In less than a 24 hour window, I was accosted twice by the phrase, “God doesn’t need us.” Ouch; those words seem a little harsh when you come right out and say them. In light of a culture that emphasizes the need to achieve, impress, and succeed, many believers struggle to face the concept that God doesn’t need us. Churches try to emphasize to believers that not only is God not impressed by us, but that there is also nothing we can offer to God that would valuably contribute to His masterful Kingdom plan. I understand where teachers are going with this philosophy, but I believe that the wrong points are being stressed; and therefore, believers are being left with a tainted and less than loving picture of God.
Yes, it is true that God is the King, Lord Almighty, Creator of the heavens and the earth. Nothing is too great or small for Him. God is the self-existent, self-sustaining one. While we and all of creation have an origin, God does not. God always was and always will be. There is nothing that God needs in order to sustain His existence, and there is nothing that He needs in order to propagate His will. God is God; that is His nature, but what about His character?
1 John 4:8 gives us a complete and very profound understanding of the character of God. “God is love.” But God is not a pop culture, American kind of love. No. God is a sacrificial, unrelenting, passionate kind of love. He’s the kind of love that would give absolutely everything for the object of His adoration. 1 John 3:16 tells us exactly what kind of love God is, “This is how we know what love is: Jesus Christ laid down His life for us.”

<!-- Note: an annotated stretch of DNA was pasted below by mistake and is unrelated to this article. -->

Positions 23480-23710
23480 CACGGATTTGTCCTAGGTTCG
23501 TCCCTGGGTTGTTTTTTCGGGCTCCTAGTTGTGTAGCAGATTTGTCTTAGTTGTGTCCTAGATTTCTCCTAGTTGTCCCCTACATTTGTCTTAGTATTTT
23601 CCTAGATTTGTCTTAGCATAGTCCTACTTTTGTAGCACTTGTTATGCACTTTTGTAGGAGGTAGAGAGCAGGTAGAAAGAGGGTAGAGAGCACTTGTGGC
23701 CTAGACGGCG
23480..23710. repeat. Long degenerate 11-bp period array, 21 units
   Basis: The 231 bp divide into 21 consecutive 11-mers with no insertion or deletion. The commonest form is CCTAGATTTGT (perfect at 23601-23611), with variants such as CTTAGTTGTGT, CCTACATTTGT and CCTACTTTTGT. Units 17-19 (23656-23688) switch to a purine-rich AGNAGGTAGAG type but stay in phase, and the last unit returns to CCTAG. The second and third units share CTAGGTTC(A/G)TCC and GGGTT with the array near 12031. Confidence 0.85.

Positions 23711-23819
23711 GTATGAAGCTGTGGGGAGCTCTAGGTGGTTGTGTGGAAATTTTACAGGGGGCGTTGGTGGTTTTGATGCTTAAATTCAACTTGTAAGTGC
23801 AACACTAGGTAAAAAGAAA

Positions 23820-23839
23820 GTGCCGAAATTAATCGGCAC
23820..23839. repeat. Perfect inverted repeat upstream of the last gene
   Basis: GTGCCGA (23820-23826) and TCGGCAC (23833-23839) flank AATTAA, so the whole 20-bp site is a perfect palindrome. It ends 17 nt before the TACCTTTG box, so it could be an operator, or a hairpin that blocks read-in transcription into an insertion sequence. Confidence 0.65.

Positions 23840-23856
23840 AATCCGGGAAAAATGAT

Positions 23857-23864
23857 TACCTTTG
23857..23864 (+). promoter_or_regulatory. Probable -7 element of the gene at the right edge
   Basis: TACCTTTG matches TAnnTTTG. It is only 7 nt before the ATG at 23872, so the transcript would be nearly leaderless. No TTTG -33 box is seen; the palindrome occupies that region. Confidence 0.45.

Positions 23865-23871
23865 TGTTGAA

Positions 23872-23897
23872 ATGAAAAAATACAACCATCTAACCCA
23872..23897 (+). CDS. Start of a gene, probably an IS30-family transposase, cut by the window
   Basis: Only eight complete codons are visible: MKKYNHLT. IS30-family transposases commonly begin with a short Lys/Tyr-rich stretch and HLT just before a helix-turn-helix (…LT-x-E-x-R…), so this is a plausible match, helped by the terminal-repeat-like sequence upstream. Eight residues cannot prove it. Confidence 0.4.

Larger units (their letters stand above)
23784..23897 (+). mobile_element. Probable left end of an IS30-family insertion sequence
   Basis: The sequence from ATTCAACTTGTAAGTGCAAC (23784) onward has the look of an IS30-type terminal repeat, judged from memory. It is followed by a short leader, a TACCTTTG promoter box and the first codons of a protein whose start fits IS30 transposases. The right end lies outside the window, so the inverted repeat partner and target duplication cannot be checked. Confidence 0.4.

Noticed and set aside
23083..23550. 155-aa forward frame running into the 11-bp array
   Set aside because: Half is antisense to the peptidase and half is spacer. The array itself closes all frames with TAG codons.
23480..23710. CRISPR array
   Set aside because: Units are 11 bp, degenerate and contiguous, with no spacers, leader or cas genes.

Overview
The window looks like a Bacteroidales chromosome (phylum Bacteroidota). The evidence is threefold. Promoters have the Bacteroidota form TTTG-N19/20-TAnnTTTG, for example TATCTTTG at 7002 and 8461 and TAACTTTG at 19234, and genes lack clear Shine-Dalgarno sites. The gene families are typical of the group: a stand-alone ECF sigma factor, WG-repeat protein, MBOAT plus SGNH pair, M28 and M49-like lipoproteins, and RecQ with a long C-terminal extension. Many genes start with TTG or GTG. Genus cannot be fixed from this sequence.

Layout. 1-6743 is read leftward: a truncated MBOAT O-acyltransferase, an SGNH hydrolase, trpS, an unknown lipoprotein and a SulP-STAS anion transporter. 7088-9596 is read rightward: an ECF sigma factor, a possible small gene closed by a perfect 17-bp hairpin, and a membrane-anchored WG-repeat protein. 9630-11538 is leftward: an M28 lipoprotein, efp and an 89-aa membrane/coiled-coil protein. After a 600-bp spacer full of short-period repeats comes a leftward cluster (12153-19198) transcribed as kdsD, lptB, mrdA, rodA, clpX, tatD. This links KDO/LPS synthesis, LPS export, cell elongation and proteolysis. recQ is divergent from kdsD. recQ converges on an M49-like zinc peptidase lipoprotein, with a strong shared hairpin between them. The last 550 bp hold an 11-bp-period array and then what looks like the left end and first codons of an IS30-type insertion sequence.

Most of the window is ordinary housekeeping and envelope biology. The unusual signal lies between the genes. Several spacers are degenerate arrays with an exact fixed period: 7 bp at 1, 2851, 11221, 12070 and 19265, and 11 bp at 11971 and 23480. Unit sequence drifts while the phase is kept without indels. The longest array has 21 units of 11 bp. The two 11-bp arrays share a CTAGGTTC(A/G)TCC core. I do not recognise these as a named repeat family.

You see, while it is true that God doesn’t need us in the sense that we in some way contribute to His existence, God does need us in the sense that we might say, “I need my spouse.” When the King of kings came to earth in human flesh and died a God-forsaken death for us, He wasn’t saying “I can’t exist without you.” God was saying, “I don’t want to exist without you.” God in a sense was saying, “I want you so desperately that it feels like a need. If death is where you are, then that is where I’ll go. I don’t want to live without you.”
Believers think that saying God needs someone or something belittles His power or demeans His authority in some way. But there is something supremely more awesome about a King who chooses to exercise His power in the way that God does. 1 Corinthians 1 says, “…the message of the cross is foolishness to those who are perishing, but to us who are being saved it is the power of God… For the foolishness of God is wiser than human wisdom, and the weakness of God is stronger than human strength.” (v. 18 & 25) These are not just some nice-sounding words we find in scripture. Paul even says in verse 17, “For Christ did not send me to baptize, but to preach the gospel—not with wisdom and eloquence, lest the cross of Christ be emptied of its power.” God’s Kingdom is not of this world (John 18:36); therefore, the way God reveals His power is not the way that we might think. God’s power is found in the cross—radical, self-sacrificial love and the desire for us to become one with Him—that is the power of God. God is not vulnerable by nature, but because of His loving character, He chooses to become vulnerable. God laid His heart on the line when He created human beings with free will. He gave us the ability to choose something other than Him, but He also gave us the choice to partner with Him. God wants us to participate in manifesting His Kingdom through work and prayer. God wants to take delight in our existence and the things we achieve for His Kingdom. God wants us to choose Him above everything else. God wants us to love Him the way that He loves us. God wants to need us. And that is a very powerful statement, indeed.